January 2003

Grant Results

SUMMARY

In 2000, the Washington law firm of Cadwalader, Wickersham & Taft defined the implications of the Shelby Amendment, which requires that all data produced by federally supported scientists at nonprofit institutions be publicly available through the Freedom of Information Act.

The Shelby Amendment (named for its primary sponsor Sen. Richard Shelby, (R-Ala.) passed the U.S. Congress in 1998 at the urging of some business organizations that sought a way to challenge scientific studies underpinning costly regulations and lawsuits.

Scientists, however, expressed concern that the Shelby Amendment might be used to harass and intimidate them as they undertook research with potentially expensive implications for business — such as the health effects of smoking.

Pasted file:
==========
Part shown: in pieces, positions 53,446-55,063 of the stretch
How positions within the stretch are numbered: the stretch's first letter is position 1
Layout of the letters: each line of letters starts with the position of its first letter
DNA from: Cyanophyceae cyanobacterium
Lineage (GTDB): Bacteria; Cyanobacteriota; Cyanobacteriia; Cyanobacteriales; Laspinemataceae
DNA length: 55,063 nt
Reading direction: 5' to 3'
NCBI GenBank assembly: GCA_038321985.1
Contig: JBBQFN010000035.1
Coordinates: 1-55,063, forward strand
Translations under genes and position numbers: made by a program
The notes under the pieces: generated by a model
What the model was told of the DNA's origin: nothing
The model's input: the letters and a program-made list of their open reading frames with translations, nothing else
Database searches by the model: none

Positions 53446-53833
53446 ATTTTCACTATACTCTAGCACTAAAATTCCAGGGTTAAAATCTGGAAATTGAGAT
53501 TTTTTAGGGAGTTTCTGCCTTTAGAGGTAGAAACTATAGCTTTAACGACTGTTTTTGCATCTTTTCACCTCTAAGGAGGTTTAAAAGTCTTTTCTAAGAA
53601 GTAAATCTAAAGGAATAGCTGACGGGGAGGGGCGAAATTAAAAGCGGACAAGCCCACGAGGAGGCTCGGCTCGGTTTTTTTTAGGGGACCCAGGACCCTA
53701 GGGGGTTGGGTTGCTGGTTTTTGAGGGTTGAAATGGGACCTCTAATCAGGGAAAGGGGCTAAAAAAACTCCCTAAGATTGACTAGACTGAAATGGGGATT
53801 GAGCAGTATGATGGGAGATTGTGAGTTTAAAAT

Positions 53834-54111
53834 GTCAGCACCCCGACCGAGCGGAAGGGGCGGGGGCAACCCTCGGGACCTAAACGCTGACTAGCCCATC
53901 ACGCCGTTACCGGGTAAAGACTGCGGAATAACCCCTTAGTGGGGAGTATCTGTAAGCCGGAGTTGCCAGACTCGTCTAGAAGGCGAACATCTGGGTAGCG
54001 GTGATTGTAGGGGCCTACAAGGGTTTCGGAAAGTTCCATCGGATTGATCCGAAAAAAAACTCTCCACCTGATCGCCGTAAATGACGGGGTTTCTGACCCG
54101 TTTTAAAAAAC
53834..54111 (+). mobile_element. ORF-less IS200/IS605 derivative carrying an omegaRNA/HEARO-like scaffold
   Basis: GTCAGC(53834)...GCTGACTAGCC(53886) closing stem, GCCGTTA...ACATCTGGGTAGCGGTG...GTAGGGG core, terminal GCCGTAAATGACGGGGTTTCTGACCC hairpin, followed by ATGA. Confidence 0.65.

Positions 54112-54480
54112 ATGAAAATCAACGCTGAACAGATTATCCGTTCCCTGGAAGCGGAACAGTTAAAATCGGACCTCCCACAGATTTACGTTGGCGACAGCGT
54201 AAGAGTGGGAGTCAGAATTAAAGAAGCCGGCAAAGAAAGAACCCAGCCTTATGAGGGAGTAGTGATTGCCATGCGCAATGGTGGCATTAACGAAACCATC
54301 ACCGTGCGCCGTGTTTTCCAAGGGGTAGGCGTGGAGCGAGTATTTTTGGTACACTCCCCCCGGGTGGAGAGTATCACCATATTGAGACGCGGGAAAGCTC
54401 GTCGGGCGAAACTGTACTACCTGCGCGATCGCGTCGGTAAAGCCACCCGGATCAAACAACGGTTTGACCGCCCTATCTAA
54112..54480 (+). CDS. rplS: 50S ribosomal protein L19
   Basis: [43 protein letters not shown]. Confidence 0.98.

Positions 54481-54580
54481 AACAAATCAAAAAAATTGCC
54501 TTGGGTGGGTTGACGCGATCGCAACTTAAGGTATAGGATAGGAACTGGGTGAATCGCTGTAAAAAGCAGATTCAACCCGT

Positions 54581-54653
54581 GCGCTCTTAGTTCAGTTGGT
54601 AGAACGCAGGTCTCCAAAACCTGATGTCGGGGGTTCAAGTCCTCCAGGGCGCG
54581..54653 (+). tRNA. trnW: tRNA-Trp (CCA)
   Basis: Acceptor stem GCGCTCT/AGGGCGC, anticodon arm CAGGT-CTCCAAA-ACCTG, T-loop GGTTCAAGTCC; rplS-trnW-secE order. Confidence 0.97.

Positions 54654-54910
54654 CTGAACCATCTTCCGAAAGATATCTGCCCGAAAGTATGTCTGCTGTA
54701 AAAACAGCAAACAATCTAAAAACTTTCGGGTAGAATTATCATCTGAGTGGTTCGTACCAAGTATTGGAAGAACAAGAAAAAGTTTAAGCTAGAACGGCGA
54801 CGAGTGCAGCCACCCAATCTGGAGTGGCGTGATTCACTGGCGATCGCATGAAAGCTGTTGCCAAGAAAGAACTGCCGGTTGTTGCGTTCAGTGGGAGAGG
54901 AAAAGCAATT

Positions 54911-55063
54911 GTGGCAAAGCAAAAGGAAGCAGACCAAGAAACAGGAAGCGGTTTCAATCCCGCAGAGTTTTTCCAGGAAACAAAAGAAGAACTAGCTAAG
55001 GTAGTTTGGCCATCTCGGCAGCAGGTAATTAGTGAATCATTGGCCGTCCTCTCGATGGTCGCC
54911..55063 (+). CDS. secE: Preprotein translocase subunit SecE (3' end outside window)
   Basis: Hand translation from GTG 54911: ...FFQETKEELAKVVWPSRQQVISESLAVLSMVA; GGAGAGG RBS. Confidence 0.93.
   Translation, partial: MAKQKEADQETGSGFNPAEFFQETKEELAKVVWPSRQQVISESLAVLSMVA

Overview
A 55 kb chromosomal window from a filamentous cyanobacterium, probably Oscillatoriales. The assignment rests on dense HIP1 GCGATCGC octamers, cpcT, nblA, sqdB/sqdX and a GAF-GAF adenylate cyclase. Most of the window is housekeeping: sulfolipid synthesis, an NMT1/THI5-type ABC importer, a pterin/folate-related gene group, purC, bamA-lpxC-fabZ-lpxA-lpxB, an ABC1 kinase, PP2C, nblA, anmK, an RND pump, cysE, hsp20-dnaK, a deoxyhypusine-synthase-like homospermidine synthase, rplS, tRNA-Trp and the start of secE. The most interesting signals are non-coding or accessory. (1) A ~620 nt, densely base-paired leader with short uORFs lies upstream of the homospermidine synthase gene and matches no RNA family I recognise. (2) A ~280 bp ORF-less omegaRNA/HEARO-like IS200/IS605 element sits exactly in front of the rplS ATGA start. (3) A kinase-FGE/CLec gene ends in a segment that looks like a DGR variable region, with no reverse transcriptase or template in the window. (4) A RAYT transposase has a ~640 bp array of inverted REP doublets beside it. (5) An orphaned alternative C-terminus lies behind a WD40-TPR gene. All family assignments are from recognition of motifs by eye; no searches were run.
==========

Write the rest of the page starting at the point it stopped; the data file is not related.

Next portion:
Key Results

  • The project team concluded that:
    • Key federal agencies, especially the Department of Health and Human Services and the National Institutes of Health, remain unprepared for aggressive data requests under the Shelby Amendment.
    • The agencies hope to be able to handle Shelby requests with existing Freedom of Information Act staff within existing budgets.
    • Industry will vigorously pursue both an expanded reading of Shelby and data production under the law when controversial scientific findings are involved.
  • The project team prepared an article entitled "Scientific Advocacy and Scientific Due Process," which appeared in the journal Issues in Science and Technology. (See the Bibliography for details.) The article outlined the history, background and implications of the Shelby Amendment for the scientific community. It also: